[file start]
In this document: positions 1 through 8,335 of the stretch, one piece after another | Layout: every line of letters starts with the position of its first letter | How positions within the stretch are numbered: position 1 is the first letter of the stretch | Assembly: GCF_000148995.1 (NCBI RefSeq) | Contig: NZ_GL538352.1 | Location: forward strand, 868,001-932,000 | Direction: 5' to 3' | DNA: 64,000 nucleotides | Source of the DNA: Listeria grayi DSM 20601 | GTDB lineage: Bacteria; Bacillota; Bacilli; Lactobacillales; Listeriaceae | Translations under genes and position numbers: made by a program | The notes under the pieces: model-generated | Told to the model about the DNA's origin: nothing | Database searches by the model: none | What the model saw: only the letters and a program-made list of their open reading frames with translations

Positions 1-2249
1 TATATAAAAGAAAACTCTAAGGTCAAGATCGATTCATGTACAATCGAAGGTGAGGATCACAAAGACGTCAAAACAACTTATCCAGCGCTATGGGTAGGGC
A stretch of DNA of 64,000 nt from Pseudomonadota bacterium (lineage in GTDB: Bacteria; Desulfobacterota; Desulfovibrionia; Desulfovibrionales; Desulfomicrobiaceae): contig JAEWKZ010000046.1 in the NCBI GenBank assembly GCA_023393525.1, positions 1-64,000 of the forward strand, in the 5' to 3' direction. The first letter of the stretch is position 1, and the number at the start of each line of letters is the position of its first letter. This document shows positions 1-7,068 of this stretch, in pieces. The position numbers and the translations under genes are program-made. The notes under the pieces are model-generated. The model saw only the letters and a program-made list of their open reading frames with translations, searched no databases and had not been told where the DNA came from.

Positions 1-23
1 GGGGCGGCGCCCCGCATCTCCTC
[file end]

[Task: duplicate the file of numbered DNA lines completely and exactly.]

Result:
In this document: positions 1 through 8,335 of the stretch, one piece after another | Layout: every line of letters starts with the position of its first letter | How positions within the stretch are numbered: position 1 is the first letter of the stretch | Assembly: GCF_000148995.1 (NCBI RefSeq) | Contig: NZ_GL538352.1 | Location: forward strand, 868,001-932,000 | Direction: 5' to 3' | DNA: 64,000 nucleotides | Source of the DNA: Listeria grayi DSM 20601 | GTDB lineage: Bacteria; Bacillota; Bacilli; Lactobacillales; Listeriaceae | Translations under genes and position numbers: made by a program | The notes under the pieces: model-generated | Told to the model about the DNA's origin: nothing | Database searches by the model: none | What the model saw: only the letters and a program-made list of their open reading frames with translations

Positions 1-2249
1 TATATAAAAGAAAACTCTAAGGTCAAGATCGATTCATGTACAATCGAAGGTGAGGATCACAAAGACGTCAAAACAACTTATCCAGCGCTATGGGTAGGGC
A stretch of DNA of 64,000 nt from Pseudomonadota bacterium (lineage in GTDB: Bacteria; Desulfobacterota; Desulfovibrionia; Desulfovibrionales; Desulfomicrobiaceae): contig JAEWKZ010000046.1 in the NCBI GenBank assembly GCA_023393525.1, positions 1-64,000 of the forward strand, in the 5' to 3' direction. The first letter of the stretch is position 1, and the number at the start of each line of letters is the position of its first letter. This document shows positions 1-7,068 of this stretch, in pieces. The position numbers and the translations under genes are program-made. The notes under the pieces are model-generated. The model saw only the letters and a program-made list of their open reading frames with translations, searched no databases and had not been told where the DNA came from.

Positions 1-23
1 GGGGCGGCGCCCCGCATCTCCTC